Liberty BASIC Help Online

Image button.GIF
BUTTON #handle.ext, "label", returnVar, corner, x, y {, width, height}
This statement adds a button that has a text label to a window created with the OPEN command. The width and height parameters are optional.
The BUTTON statement must be listed before the statement to OPEN the window that will contain it.  Here is a brief description for each parameter as listed above:
The #handle must be identical to the handle of the window which will contain the button.  The button may have an optional, unique extension which allows it to receive commands during program execution.  The extension begins with a dot and may include any alpha-numeric characters.  A button contained on a window whose handle is #win will have #win as the first part of its handle.  Examples of button handles are as follows:
#win                 (no extension)
This parameter specifies the caption that will appear on the button.  It may be expressed as a literal text string, or as a string variable.  See String Literals and Variables.
returnVar is expressed as one word and it is not enclosed in quotes.  It cannot be expressed as a string variable. It must begin with a letter, but it can contain numerals as well.  If returnVar is set to a valid branch label enclosed in square brackets, then a button click will cause program execution to continue at the specified branch label.  The code that follows the branch label will be executed when the button is pressed.  If returnVar is the name of a subroutine, then that subroutine will be activated when the button is clicked, and the button handle will be passed into the subroutine as an argument.  See also: Controls and Events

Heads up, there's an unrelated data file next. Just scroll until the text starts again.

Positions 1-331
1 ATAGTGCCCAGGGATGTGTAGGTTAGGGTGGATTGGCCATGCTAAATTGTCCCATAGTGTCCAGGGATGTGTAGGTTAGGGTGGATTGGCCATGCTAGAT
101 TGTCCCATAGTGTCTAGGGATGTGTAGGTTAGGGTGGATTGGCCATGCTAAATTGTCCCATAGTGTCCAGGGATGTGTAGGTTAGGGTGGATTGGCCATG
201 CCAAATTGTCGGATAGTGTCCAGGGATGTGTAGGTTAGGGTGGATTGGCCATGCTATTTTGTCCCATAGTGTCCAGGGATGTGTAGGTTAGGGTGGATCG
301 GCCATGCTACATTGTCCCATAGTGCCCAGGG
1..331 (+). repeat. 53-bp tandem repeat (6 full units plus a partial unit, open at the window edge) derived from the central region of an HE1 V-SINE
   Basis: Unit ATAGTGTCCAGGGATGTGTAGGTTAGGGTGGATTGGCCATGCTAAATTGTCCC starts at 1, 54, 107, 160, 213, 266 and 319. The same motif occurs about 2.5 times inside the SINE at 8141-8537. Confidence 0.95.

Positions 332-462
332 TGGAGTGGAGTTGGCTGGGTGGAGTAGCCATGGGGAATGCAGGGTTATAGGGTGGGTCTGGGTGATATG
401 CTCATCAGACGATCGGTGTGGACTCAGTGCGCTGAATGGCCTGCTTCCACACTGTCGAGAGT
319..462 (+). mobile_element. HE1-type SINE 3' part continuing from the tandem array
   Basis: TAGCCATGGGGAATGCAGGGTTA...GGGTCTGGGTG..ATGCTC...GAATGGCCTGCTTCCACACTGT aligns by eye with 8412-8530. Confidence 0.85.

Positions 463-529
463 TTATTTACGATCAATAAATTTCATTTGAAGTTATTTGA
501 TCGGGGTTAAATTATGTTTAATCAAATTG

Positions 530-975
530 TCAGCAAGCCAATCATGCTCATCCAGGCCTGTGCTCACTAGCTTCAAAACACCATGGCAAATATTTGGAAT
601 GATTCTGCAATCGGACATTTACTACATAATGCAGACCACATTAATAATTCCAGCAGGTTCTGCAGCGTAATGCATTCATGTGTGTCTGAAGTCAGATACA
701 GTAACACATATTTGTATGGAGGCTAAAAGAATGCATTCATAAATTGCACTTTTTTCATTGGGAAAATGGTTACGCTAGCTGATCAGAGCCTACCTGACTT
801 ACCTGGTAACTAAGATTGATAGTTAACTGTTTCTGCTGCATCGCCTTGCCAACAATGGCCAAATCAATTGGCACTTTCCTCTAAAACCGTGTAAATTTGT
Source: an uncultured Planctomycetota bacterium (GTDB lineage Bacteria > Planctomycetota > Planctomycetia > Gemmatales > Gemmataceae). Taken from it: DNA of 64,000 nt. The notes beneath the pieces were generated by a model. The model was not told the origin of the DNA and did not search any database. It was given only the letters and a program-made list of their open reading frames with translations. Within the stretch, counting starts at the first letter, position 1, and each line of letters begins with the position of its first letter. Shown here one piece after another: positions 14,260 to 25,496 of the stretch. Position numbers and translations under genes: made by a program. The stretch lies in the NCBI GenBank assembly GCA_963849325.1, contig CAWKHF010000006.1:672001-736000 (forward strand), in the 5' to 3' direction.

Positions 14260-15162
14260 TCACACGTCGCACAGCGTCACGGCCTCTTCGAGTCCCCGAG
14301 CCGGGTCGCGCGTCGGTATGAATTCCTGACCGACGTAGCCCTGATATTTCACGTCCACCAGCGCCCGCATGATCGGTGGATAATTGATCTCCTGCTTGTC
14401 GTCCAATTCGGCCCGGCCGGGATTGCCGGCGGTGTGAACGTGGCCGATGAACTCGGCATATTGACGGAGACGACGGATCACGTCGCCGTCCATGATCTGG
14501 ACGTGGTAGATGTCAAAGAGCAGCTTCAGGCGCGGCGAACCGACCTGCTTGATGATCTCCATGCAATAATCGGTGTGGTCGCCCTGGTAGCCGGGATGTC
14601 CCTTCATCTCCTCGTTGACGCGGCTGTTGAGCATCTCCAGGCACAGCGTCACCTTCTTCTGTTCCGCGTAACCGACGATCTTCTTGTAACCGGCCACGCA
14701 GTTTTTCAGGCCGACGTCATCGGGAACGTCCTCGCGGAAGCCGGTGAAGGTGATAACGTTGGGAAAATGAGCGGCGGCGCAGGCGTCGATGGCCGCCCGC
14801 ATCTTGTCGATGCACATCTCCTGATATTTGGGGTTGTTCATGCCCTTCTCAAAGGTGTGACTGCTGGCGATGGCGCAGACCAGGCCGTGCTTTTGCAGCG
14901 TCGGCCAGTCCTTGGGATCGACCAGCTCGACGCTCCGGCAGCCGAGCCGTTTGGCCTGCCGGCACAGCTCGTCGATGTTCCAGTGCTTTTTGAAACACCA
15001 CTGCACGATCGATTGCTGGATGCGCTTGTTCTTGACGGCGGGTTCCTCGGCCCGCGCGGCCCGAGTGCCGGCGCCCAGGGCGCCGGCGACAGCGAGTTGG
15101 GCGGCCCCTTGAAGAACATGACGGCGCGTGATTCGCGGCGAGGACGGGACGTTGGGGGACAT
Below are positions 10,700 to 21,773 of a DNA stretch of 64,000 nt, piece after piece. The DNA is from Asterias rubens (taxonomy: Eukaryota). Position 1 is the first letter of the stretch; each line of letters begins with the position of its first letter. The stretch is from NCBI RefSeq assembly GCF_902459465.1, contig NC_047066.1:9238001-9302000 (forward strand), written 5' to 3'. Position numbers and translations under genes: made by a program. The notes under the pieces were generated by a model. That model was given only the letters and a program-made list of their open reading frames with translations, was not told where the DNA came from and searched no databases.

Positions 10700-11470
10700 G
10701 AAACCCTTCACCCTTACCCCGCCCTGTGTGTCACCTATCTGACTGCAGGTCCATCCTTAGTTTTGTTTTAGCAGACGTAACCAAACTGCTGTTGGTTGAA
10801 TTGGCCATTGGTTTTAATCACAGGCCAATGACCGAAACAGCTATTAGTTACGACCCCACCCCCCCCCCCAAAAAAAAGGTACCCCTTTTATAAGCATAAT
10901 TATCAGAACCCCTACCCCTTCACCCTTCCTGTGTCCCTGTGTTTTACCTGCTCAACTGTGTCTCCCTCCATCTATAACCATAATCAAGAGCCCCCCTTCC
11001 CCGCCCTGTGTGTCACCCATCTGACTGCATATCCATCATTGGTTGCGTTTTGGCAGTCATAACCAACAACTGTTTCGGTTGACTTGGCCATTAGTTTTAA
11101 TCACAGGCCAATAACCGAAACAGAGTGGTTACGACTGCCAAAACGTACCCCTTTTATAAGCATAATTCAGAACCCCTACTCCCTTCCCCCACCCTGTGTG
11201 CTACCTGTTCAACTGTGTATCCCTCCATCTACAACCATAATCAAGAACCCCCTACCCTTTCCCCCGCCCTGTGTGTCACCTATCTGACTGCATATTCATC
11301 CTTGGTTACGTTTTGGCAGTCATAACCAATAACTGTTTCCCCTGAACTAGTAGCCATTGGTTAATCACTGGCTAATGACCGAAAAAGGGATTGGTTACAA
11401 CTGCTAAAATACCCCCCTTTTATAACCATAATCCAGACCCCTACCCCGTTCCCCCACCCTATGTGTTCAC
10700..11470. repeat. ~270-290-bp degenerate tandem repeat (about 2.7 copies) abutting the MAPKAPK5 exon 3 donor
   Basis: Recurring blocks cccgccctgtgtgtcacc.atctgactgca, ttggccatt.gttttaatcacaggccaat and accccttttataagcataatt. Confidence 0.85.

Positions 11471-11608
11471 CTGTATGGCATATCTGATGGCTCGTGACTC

If returnVar is not a valid branch label or subroutine name, then the value of returnVar is available to be read when the program is halted at an input var$ statement.  The value will be placed into the specified variable.  An example appears below.
This parameter must be one of the following:  UL, UR, LL, or LR.  It specifies which corner of the window acts as an anchor for the button.  For example, if LR is used, then the button will be located relative to the lower right corner.  If the window size is changed during execution of the program, the button will always appear at the same position, relative to the corner specified as the anchor.
UL = upper left
UR = upper right
LL = lower left
LR = lower right
posx, posy
These parameters set the location for the button relative to the anchor corner.  posx and posy are expressed in pixels. Anchor values of less than one may also be used for posx and posy.  For example, if the anchor corner is UL, posx is .9, and posy is .9, then the button will be positioned 9/10ths of the distance of the window in both x and y from the upper left corner. This method of positioning buttons places them in positions that are relative to the size of the window, rather than anchoring them to a specified corner.
width, height
These optional parameters specify how wide and high the button will be, measured in pixels. If these parameters are not used in the BUTTON statement, then Liberty BASIC will set the size of the button to be large enough to display the text label specified.
Detecting Button Presses